Substrates Regulating Basal Ganglia Circuit Formation and Motor Stereotypy

Grant Type
Grant Year
Institution Location
Institution Organization Name
Georgetown Univ.
Investigators Name
Kromer, Lawrence, PhD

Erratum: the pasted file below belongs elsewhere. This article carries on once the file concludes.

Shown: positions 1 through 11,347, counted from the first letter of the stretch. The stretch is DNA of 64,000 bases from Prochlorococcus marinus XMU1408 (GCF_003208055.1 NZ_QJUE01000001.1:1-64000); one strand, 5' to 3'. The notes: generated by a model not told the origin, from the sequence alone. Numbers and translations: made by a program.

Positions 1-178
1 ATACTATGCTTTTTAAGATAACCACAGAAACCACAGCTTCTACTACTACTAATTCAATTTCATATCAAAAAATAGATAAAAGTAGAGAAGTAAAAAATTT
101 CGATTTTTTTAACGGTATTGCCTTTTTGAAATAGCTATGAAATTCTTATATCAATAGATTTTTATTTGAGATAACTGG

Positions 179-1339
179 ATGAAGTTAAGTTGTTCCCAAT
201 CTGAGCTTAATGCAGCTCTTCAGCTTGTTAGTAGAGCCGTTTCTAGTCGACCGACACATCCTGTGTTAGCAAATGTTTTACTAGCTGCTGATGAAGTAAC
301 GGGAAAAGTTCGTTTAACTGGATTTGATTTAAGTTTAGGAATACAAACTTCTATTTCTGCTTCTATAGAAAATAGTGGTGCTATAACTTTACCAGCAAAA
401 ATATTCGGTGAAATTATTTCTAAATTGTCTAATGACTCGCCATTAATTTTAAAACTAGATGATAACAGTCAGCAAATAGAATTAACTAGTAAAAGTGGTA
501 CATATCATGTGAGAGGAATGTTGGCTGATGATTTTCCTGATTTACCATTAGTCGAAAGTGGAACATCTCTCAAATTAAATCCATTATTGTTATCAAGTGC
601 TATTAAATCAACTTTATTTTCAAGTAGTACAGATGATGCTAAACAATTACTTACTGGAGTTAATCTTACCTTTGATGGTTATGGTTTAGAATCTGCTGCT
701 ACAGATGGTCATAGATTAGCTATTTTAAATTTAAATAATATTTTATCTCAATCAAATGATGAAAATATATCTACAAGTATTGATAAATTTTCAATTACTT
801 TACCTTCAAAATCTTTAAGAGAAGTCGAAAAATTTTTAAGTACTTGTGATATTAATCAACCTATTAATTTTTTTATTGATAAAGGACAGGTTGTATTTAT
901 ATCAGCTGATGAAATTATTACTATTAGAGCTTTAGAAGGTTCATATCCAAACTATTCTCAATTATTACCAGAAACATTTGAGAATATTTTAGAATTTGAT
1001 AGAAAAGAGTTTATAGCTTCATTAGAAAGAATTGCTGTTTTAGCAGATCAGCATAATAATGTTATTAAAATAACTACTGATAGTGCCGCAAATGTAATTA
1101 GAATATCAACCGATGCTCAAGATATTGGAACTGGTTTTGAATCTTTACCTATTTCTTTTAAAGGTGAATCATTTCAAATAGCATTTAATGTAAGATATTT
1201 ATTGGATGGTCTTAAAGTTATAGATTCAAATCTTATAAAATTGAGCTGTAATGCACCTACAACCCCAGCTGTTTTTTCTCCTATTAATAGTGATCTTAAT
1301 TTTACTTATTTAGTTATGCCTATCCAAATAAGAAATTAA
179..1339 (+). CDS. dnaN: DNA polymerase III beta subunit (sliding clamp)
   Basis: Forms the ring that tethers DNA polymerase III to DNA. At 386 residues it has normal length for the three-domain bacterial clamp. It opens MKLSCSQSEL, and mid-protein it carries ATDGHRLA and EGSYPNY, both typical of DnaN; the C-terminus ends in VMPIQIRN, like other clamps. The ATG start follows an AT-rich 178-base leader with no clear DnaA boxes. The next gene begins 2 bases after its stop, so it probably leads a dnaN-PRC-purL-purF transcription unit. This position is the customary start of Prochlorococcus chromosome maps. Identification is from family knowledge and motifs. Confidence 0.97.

Although the etiology of the motor and vocal tics characteristic of Tourette Syndrome (TS) is not understood, abnormalities in basal ganglia anatomy and pathophysiology in the connections between the frontal cortex and striatum of the brain are known to be associated with TS. In addition, it is known that pharmacological agents that reduce dopamine transmission can ameliorate tic severity associated with TS, whereas psycho-stimulants that elevate dopamine, exacerbate tic expression. Our hypothesis for this study is that subtle changes in the expression and/or distribution of axonal guidance molecules, that regulate the proper formation of corticostriatal and dopamine circuits during development may contribute to the etiology of TS. Ephrins and their cognate Eph receptors represent one family of axon guidance molecules that are highly expressed in areas of the brain where dopamine neurons are located. Because the prefrontal cortex-striatal circuit is strongly implicated in regulating motor stereotypies, such as tics in TS, one aim of my research is to investigate whether deletions of specific members of the Eph/ephrin family disrupt the normal topographic organization of prefrontal cortical projection to the striatum. If alterations in the corticostriatal projections are observed, we will determine whether there is any association with the presence of spontaneous and stress-induced stereotypic motor behaviors. A second aspect of this project is to determine whether dopamine projections to the prefrontal cortex and/or striatum are altered in mice with deletion of specific ephrins and Eph receptors. Any changes in the organization of dopamine projections will be correlated with the severityof dopamine agonist-induced stereotypies. It is my hope that information obtained from these studies may provide important insight into whether disruptions in the normal pattern of Eph/ephrin expression in the cortex, striatum, or ventral midbrain alters the organization or function of synaptic circuits in these regions and produce stereotypic motor behaviors. Results from these studies may provide a biological basis for understanding how genetic and environmental factors that alter the expression of axonal guidance molecules during critical periods of neurodevelopment may result in aberrant striatal circuits leading to the expression of tics or obsessive-compulsive behaviors observed in TS. Lawrence F. Kromer, Ph.D. Georgetown Univ. Medical Center, Washington, D.C. Award: $50,000 Tourette Association of America Inc. – Research Grant Award 2008-2009